After 30 years of service, Beadle will pass on fire chief role to Forte
No more middle-of-the-night emergency calls. No more 12.67-mile bike rides at 5:45 a.m. every day. No more phones at the dinner table. No more sirens.
That’s what Palm Coast Fire Chief Mike Beadle is looking forward to as retirement on Friday, Sept. 28 gets closer. After 18 years as the official chief of the city’s department — plus two more years as acting chief and 10 years before that of working up the ranks from volunteer firefighter to career firefighter — Beadle is setting off across the county in an RV with his wife, DeeDee Beadle.
As Beadle sat in his office at Fire Station 25 on Aug. 24, his walls were wiped clean and bookshelves cleared; only a few random items remained. He decided to let the staff and crew he values so much each take pieces of his memorabilia — leaving behind memories of his impact on them.
Deputy Chief Gerard “Jerry” Forte will come into work Monday, Oct. 1, sit in a new chair at a new desk in the room right next door to his current one and take Beadle’s place as department chief.
“Here’s a guy that you’ve been with for almost 30 years, and it’s so wonderful that he’s been able to go through everything he’s been going through — starting off as a firefighter and ending up as a chief — to finally see him reach what we’ve all been reaching for is a little peace and quiet at the end of the sirens and for him to get away and have that peace we’re all longing for at the end of our careers,” Forte said.
Coming from a family filled with first responders, Forte has been working toward this position since he started as a volunteer firefighter on July 3, 1990, after his brother, Joe Forte, insisted he take that first step into the field.
“I’ve never looked back,” he said. “It was the best decision I made, and it was very much appreciated, and every year on Sept. 11, [Joe] sends a note to all the people in my family who do this work, and he’s very happy for all of us for him continuing this work.”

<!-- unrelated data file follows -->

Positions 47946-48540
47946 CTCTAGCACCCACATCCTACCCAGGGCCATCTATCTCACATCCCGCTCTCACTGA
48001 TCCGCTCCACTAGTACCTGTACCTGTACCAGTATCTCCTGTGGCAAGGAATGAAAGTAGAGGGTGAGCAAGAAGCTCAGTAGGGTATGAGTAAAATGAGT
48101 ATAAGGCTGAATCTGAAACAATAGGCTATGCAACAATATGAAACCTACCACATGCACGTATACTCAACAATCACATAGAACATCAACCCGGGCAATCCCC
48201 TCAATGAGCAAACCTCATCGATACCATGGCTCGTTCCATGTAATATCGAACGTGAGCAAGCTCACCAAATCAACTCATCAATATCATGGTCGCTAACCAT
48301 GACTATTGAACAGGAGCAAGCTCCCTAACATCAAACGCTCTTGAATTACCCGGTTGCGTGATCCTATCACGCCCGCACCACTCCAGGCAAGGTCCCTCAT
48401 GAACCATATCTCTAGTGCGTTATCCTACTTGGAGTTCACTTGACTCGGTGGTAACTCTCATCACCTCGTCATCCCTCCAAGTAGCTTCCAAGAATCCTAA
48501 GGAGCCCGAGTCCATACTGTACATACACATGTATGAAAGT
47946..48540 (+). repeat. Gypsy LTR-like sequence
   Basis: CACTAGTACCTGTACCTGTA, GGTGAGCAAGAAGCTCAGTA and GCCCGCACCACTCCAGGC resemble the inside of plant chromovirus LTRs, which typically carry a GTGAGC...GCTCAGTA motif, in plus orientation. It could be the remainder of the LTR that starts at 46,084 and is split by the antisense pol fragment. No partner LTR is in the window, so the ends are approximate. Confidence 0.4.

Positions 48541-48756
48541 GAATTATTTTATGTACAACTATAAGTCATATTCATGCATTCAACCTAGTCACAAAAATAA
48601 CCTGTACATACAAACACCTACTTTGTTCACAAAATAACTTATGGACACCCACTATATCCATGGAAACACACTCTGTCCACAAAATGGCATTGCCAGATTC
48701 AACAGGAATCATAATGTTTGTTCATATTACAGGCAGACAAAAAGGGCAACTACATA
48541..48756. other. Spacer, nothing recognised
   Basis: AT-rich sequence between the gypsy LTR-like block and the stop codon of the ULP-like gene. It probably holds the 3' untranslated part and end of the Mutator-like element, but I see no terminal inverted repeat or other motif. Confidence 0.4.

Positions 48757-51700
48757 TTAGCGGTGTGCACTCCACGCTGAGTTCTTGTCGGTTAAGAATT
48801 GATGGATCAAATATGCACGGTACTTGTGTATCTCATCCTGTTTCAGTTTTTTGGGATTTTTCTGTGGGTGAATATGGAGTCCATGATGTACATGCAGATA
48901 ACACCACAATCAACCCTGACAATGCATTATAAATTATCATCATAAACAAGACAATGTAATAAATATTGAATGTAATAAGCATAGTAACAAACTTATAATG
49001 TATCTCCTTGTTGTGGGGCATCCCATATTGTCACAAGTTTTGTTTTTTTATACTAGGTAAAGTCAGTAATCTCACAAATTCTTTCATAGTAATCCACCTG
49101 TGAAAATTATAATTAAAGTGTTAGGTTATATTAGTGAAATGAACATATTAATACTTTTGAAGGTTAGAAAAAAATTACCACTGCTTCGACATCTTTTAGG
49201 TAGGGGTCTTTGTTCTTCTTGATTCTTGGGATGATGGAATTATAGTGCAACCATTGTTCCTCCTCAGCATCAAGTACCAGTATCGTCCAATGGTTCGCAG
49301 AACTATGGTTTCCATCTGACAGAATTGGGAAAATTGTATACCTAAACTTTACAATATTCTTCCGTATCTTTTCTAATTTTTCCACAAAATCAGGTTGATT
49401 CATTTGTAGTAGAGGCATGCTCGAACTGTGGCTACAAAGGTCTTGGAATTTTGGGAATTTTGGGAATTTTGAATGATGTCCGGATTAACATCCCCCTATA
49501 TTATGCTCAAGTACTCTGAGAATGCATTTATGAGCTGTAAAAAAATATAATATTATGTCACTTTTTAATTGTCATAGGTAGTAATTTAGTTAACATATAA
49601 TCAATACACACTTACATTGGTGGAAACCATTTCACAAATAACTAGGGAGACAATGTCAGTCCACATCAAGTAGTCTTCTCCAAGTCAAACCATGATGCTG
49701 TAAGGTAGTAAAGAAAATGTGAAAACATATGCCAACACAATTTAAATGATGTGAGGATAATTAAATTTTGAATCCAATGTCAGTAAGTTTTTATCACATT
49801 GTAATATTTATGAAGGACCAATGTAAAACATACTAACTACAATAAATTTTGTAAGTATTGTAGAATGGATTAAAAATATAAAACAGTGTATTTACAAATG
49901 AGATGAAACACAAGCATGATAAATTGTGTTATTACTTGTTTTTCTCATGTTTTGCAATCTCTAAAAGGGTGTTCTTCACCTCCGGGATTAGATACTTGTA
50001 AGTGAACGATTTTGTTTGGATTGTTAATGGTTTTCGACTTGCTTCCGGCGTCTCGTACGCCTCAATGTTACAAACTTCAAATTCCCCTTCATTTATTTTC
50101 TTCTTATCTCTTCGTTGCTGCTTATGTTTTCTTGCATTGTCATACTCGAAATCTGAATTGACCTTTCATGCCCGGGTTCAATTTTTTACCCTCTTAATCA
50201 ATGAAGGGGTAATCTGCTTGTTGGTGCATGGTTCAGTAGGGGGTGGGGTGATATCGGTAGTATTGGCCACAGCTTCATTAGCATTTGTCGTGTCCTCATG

"I’ve made my fair share of mistakes along the way. (Beadle) doesn’t keep you in the doghouse long. You figure it out; you learn and you move on with it."
Jerry Forte, deputy fire chief
When Forte officially got notice that he was going to become chief, he was overwhelmed with joy.
“I texted my wife, my brother, all four of my kids and their spouses in one text message and told them,” he said. “My daughter said, ‘Is this for real?’ because I kind of play with her a lot. ‘Is this for real? Is this for real?’ Yes. This is official and for real. They were all very happy and proud.”
Forte has worked closely with Beadle since becoming the deputy chief in 2009. He said in the last five years, Beadle has allowed him to work more hands-on with the budget and other chief duties to prepare him for this possible promotion.
“Just watching Mike allow me to make my mistakes, in turn, we let our folks make the same mistakes I’ve made. And even though they’re making the same mistakes I made and you’re guiding them, there’s a certain amount of learning that has to take place because of that,” Forte said. “By following Mike, and seeing the example he set, it’s very simple to take this information and absorb it as a management style.”
The transition to chief will be a bittersweet one for Forte. He said he’s learned so much beyond book knowledge from Beadle that he’s excited to put into practice.
“[Mike] had this presence about him that remained calm and that transcends down through the whole department,” Forte said. “There was nothing that surprises the man, and, in turn, he accepts everybody with what they can do and who they are. And, I’ve never seen him have a bad day with his crews, and that sets the tone.”
That’s the kind of atmosphere Forte hopes to establish as chief. He values the honest relationship he had with Beadle, as the two would sometimes go head to head on issues that they’d argue about for weeks until reaching a conclusion together.
“There’s a different perspective and a different way someone’s looking at it, and I think that’s why he and I’ve been so successful all these years,” Beadle said. “I’ve come up with some ideas, and three days later, it’s born. That’s what I love about him; he just takes that idea and puts it together.”
As for the Beadles, they’re off to explore the land they’ve heard is west of Bunnell, Mike said with a chuckle. The pair has unofficially been planning this exploration since they got married close to 20 years ago. Their first big trip will be to see the Calgary Stampede in Calgary, Alberta, Canada, next July.
“He dedicated his life to the city; now, it’s time to dedicate it to me,” DeeDee said.